Thank you, Hargobind ji! Thank you, Mr Lal!

There was one more call from Islam, a little later..

"Before I forget, Sirji,  the pant, suit, tie, boots ... these were gift from Pruthisaab!... Pehle baar, I got to wear all these. I pray for well being of Pruthisaab and Lal saab," he ends in choked voice.

Ever grateful this chap is.

Such positive narratives make me feel that there are some good motormaliks too in the Indian transport ecosystem.

Why some?

Because there are some motormaliks who lock up drivers, unrobe them totally and belt them mercilessly for diesel theft. Lawless  and savage creatures.

Heartless, insane characters too. Kapish?

Friday, 5 April 2019

Tale of Two Drivers

Ramesh Kumar  from New Delhi

The temperature was hovering at 35 degree celsius plus. Coming out of meeting Ranchodbhai Ahir Patel of Ratnal and his friend Danabhai Ahir at his Gandhidham Transport Nagar office, we found our throats parched. Though  we had partaken paani followed by garam chai proffered by the most hospitable host, the thirst for something cold to wet our tongue and throat was unmistakable.

Moreover, the next scheduled meeting with Deepak Thakkar of Gujarat Logistics was another hour away, whose office was in the near vicinity. How to pass time? As we reached our vehicle, Selvan Dasaraj noticed a sugarcane juice vendor and he jumped at the idea of downing a few glasses. Staffing Solution Manager  of TransportMitra Syed Kausar Hussain was more than eager to gulp down at least one glass of naturally sugary cane juice. I opted out, courtesy diabetes!

Sensing my seniority or age and the hot sun hit chehera, few young sugarcane customers seated in the vicinity vacated one of the stools for me to occupy. I obliged, profusely thanking those unknown do-gooders.

That's when noticed a haggardly bronzy fifty plus, unbuttoned person seated next to me.

Location Gandhidham, a huge transport hub. And am on the lips of Transport Nagar.

Casually, opened up the conversation with this gent, who turned out to be a long haul truck driver Devi Singh from Udaipur/Rajasthan, with a stuffed, torn canvass bag lying at his feet. He is going home for his daughter's wedding. How long? A month. Is it a paid home visit? "What's that?" he wants to know. I knew in the heart of hearts, no motormalik would have given a month long "paid leave" to truck drivers. It's not in their DNA.

By  the by, Devi has been working with the same motormalik for several years. Still, no paid leave to conduct his own daughter's marriage. Maybe motormalik has given a few thousand rupees as his "gift" for Devi's daughter kanyadaan. I did not ask him. But  hope at least that much insaaniyat from the nameless motormalik.

Selvan offered him a glass of cane juice which he refused, citing that the cane juice vendor hails from his own village and known each other for long. Kausar chatted up to know the drivers' living  and working conditions in the Gandhidham-Mundhra Kutch belt. We exchange phone numbers and promise to keep in touch with him. Wish his daughter a bright future and then scoot out.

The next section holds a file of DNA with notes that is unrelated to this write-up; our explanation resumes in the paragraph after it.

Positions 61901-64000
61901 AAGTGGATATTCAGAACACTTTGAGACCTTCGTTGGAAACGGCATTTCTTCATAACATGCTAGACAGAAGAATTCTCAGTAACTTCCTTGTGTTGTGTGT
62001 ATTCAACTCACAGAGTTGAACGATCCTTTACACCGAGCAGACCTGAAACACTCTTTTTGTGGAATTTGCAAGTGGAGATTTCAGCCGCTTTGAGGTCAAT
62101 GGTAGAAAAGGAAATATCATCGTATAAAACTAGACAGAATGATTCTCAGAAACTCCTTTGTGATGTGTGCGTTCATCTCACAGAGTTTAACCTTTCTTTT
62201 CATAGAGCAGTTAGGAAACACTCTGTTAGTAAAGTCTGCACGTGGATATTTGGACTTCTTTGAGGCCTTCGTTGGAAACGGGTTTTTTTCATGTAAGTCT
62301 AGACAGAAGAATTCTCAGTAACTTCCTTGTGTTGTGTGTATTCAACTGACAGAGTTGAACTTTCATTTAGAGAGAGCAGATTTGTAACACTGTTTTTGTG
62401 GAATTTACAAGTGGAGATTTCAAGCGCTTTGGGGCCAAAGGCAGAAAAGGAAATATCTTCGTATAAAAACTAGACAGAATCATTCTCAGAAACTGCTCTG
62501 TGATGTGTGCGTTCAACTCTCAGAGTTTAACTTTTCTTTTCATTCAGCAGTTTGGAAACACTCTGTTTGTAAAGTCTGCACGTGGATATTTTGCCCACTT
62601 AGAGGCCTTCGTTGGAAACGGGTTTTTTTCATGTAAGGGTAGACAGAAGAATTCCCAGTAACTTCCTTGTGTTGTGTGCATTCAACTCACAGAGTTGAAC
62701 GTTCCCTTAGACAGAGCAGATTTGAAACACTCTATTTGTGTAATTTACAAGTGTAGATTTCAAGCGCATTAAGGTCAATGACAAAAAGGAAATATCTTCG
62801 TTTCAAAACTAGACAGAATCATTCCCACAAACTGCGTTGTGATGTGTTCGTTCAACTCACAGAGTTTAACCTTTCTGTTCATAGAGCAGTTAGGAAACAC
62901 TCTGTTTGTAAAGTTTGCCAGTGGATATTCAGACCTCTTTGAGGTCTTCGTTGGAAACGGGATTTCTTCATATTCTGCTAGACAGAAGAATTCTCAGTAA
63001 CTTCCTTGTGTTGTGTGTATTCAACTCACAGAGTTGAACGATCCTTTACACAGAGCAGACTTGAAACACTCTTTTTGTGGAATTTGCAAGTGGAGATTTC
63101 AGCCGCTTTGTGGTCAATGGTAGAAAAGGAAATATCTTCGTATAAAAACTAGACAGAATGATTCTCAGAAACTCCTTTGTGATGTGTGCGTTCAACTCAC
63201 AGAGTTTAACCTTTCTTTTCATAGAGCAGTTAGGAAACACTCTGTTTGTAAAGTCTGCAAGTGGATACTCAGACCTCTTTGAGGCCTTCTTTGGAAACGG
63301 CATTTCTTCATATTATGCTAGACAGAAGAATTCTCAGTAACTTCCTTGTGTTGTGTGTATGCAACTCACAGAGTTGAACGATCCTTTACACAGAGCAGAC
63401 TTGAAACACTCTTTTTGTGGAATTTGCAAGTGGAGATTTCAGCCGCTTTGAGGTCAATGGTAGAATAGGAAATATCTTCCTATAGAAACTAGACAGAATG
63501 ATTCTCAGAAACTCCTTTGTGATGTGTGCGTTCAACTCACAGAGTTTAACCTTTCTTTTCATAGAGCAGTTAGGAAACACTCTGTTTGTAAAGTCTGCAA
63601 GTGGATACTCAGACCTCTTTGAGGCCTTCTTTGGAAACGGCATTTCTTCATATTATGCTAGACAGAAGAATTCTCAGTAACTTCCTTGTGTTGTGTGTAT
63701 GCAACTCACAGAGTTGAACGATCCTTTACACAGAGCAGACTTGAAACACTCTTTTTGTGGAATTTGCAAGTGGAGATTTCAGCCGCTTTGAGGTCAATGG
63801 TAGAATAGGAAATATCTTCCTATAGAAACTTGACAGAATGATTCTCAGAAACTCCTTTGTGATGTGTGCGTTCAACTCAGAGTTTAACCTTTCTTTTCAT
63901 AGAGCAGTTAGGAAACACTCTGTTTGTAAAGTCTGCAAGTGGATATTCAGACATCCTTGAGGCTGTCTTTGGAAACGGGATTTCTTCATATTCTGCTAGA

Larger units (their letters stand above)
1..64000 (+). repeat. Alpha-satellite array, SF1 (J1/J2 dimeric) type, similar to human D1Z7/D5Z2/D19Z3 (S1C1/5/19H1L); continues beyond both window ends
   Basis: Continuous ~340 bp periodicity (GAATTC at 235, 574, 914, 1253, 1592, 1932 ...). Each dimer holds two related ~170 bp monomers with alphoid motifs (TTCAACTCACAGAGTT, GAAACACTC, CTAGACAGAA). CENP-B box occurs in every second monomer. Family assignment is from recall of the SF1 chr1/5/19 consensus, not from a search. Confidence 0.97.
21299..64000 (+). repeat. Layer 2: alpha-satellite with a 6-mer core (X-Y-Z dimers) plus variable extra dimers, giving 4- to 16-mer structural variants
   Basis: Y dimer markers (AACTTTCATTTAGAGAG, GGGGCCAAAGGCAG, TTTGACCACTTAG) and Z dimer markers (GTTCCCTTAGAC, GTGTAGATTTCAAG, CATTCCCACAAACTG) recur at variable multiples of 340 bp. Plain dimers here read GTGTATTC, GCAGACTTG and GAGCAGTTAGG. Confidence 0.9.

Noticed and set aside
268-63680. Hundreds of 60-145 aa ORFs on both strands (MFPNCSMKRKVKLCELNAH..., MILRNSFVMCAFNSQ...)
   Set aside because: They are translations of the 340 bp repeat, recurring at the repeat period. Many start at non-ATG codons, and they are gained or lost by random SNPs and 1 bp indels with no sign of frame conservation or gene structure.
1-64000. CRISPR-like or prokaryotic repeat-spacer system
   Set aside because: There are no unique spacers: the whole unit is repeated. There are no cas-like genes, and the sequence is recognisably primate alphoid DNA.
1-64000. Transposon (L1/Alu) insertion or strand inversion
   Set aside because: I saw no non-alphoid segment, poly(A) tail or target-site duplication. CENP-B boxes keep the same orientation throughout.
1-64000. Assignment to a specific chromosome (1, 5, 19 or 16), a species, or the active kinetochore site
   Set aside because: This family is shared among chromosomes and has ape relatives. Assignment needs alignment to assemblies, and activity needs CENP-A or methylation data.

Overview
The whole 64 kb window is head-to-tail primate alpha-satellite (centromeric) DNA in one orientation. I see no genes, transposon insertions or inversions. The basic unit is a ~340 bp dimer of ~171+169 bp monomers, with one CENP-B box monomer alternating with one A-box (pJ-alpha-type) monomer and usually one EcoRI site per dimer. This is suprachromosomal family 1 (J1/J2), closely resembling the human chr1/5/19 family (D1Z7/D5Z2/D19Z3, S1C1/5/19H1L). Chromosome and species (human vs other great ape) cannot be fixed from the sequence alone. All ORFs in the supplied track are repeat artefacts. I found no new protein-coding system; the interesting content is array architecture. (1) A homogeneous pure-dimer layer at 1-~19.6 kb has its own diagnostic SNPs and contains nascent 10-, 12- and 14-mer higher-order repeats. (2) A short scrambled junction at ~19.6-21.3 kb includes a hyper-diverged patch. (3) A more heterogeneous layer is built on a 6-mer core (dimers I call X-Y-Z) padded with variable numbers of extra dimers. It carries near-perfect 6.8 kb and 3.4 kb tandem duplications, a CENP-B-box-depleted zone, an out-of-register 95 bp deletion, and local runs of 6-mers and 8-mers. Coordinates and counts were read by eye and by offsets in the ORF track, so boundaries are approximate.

Forty eight hours later, I land at the totally refurbished New Delhi Railway Station via Swarnajayanti Rajdhani Express from Ahmedabad. The booked Uber driverbhai backs out on hearing my destination: Greater Noida.

Overhearing the conversation, Raj Malhotra, owner-driver of 15 year old Maruti Suzuki Esteem (not yellow boarded one!), offers to drive me home at Rs.1,500/- Says, he can't receipt me! There is a long queue at the pre-paid taxi counter and touts chase passengers coming out of the station like flies encircling the cut jack fruit on the carts of street corner vendors.

I notice Raj passing a few hundred notes to someone nearby and we move out of the crowded taxi stand. None stops. No questions asked.

Why few currency notes to that guy? I ask. It turns out that beneficiary is a tout who does 'favors' to owner-drivers like Raj without yellow board. Possibly this booty is shared with the occupants of pre-taxi booth!

En route, it transpires, Raj owns two cars operated by him and his younger brother. He owns a factory in Bawana making ceiling fan parts, employing 15. "Everyone wants Modiji to generate job. If one looks around there are opportunities one can encash. Look at me. Am not  asking Modiji to give jobs. I run a small business. Give jobs. My father told me: Beta, let you  be the Provider. Not Receiver.

While we wait for a traffic signal, he flips open his dashboard to  show a wedding photo of his eldest daughter married to someone working in Dubai. "They are happy. Am happy. My second daughter wants to do medicine. I told her, "Do, beta! No worries about money. ... Son is  class 7th."

I simply enjoy this kind of interactions. For me rides be it truck, bus, auto or pillion rides mean conversational opportunities. More than the educated segment, these marginalized souls have a better understanding  of life. They struggle hard and realize their dreams and their parivar's too. With less chest thumping.